Greater Washington Partnership celebrates Richmond’s transit success
The transit system connects people around the city and highlights the necessity for such a transportation system for the most vulnerable in society.
The Greater Washington Partnership has released a new case study, entitled “Richmond’s Transit Revolution: GRTC Ridership and Accessibility Analysis” that analyses the historic investments made in 2018 in the Richmond metro area that has transformed the area’s transit system into a national leader.
In 2018, the City of Richmond, Henrico County, the Commonwealth of Virginia, and the Greater Richmond Transit Company (GRTC) revolutionised its transit system with the launch of the Pulse Bus Rapid Transit (BRT) line, a bus redesign in the City of Richmond and historic expansion of service in Henrico County. These changes increased access to transit and jobs, and resulted in a 17 per cent ridership increase from July 2018 to April 2019 compared to the previous year.
Jason Miller, CEO of the Greater Washington Partnership, said: “Richmond’s transit improvements present a best in-class road map for peer regions nationwide. Richmond is on its way to becoming a transit leader, further enhancing the region’s ability to attract and retain top talent. We should all be proud.”
Today, 12 per cent of all households in the metro area and nearly 50 per cent of households which live close to the poverty line in the City of Richmond have access to frequent, reliable transit options. The average City of Richmond resident can now access nearly 2,000 more jobs by transit within an hour. In Henrico County, 40 per cent of its households in the poorest areas can now access public transportation, and for the first time, much of that service is now accessible during weekday evenings and weekends.
Thomas F. Farrell, II, Chairman, President and CEO of Richmond-based Dominion Energy and co-Chair of the Partnership’s Regional Mobility Initiative, said: “The improved access to transit and jobs in Henrico Country and the City of Richmond will be a huge economic driver for the entire region. As Richmond grows as a national transit leader, it becomes an attractive destination in which to live and work, both improving the lives of its citizens and drawing commuters from other areas in the region and beyond.”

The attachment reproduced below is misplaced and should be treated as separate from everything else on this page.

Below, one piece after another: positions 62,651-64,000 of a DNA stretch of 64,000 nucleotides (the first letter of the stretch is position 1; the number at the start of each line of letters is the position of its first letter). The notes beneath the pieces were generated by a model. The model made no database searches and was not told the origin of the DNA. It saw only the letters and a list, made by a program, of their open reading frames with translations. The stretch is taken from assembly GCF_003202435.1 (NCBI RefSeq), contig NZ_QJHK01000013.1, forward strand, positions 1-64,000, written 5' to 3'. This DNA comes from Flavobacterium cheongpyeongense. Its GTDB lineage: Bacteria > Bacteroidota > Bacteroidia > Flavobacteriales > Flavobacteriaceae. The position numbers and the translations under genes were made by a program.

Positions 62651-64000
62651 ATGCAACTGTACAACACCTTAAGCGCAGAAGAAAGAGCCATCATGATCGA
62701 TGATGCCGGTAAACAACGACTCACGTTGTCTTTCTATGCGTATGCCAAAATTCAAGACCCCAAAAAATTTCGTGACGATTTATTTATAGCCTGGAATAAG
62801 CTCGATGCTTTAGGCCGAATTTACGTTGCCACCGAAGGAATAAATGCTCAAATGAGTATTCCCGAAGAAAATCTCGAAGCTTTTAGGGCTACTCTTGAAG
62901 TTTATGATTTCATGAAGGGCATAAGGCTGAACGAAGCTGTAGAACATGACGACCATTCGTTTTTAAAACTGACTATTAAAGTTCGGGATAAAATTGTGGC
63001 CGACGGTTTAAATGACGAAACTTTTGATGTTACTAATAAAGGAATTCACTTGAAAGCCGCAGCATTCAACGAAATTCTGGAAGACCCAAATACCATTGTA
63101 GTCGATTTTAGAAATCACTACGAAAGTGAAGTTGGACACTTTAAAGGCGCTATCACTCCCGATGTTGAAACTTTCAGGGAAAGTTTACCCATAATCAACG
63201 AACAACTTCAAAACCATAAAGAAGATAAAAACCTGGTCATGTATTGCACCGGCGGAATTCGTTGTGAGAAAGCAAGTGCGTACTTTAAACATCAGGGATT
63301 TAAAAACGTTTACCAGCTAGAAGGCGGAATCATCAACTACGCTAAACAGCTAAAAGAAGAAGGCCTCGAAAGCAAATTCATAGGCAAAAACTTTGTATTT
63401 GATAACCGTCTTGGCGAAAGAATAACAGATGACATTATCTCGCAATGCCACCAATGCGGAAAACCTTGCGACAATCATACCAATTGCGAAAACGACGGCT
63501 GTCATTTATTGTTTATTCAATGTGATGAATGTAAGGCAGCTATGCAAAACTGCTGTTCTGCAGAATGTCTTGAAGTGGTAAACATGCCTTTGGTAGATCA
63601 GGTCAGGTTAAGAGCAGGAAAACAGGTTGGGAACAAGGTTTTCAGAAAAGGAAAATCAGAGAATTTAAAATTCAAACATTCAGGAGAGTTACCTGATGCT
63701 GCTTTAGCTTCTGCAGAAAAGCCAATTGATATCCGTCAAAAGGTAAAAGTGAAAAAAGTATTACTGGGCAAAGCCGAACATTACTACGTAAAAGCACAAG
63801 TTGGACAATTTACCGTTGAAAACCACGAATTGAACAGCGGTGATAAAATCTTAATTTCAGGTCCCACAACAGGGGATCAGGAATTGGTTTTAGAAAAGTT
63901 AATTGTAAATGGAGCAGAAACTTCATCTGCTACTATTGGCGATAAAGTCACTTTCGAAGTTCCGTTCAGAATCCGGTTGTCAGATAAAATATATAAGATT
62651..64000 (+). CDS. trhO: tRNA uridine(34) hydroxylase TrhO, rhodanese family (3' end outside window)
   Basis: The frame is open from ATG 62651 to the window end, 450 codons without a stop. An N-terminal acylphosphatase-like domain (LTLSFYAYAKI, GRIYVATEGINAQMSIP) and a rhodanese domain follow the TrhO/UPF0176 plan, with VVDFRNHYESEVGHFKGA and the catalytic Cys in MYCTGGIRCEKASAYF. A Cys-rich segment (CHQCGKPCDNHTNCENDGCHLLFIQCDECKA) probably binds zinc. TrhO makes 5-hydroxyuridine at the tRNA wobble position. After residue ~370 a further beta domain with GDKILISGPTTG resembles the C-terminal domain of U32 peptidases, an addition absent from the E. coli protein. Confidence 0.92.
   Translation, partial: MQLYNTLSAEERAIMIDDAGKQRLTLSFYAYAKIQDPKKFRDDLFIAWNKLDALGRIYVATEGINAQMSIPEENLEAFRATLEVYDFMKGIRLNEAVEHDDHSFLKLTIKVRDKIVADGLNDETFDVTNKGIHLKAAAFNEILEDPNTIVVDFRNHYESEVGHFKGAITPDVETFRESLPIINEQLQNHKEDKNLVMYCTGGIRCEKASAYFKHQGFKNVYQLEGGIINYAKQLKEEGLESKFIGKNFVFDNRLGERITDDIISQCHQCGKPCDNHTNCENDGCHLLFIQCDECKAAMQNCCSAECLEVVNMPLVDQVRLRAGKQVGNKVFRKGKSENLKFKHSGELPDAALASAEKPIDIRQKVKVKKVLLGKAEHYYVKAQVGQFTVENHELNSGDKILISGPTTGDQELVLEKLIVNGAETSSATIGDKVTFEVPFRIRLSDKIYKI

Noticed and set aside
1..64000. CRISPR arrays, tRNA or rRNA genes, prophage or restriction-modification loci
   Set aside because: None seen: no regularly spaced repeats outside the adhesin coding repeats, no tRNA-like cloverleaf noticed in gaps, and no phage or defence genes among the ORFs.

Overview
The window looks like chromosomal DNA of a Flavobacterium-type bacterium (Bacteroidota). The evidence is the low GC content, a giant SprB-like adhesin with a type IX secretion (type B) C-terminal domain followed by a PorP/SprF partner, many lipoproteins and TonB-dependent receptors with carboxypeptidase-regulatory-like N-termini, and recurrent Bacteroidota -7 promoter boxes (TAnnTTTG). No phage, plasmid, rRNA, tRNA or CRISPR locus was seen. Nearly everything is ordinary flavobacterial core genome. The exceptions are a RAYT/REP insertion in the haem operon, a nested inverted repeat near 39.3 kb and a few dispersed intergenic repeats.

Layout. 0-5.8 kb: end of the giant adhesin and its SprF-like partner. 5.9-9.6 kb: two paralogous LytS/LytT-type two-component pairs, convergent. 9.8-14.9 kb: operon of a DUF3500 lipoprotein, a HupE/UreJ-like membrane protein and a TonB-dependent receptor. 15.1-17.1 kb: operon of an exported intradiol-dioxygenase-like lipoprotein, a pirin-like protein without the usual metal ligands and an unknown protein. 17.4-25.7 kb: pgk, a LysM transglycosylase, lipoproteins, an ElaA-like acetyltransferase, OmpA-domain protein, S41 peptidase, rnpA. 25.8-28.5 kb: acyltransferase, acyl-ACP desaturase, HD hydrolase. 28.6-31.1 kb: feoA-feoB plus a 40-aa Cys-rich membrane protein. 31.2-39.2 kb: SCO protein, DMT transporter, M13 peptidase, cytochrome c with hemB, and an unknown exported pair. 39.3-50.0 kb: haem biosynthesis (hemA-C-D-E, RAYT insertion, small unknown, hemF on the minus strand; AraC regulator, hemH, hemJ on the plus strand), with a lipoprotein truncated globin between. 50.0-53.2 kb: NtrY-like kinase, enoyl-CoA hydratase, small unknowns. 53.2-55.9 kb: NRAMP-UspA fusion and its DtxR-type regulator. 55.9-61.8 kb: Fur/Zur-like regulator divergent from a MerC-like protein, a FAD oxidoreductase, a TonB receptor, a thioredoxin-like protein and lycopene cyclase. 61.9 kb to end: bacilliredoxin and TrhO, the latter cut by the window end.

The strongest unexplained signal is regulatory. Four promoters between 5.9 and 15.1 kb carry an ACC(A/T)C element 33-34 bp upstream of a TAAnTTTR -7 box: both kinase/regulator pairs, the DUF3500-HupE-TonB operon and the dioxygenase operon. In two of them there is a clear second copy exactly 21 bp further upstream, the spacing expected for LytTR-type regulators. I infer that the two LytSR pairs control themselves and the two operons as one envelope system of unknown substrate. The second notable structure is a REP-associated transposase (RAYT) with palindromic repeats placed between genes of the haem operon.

The Pulse, the seventh world-class BRT corridor in the United States, connects Downtown Richmond to Henrico County with fast, frequent and reliable service. The Pulse was awarded the Bronze Standard by the Institute for Development and Transportation Policy (ITDP), becoming the 8th world-class BRT corridor in the United States.
Michael Kodransky, U.S. Director, Institute for Transportation and Development Policy, said: “Richmond’s leap from incremental bus transit improvements to bold infrastructure investment took leadership. For years to come, daily riders and former car drivers will appreciate more frequent bus service. The Pulse’s 2.6 mile segregated segment is notable for connecting to downtown, a model for other cities pursuing similar projects. It is exceeding ridership projections and increasing access to jobs in the region along the entire route. We hope to see other cities pursue this kind of partnership to promote economic development, equity, and cleaner air.”
Mayor Levar Stoney, City of Richmond, commented: “I am thrilled the Pulse has been awarded a Bronze Standard by the ITDP. This is a perfect example of what teamwork and collaboration between localities and the Commonwealth of Virginia can do. We will continue to collaborate on our regional transportation network and invest in equitable transportation – serving people in ALL neighbourhoods – to improve the lives of our residents. I am excited for the future of this important partnership.”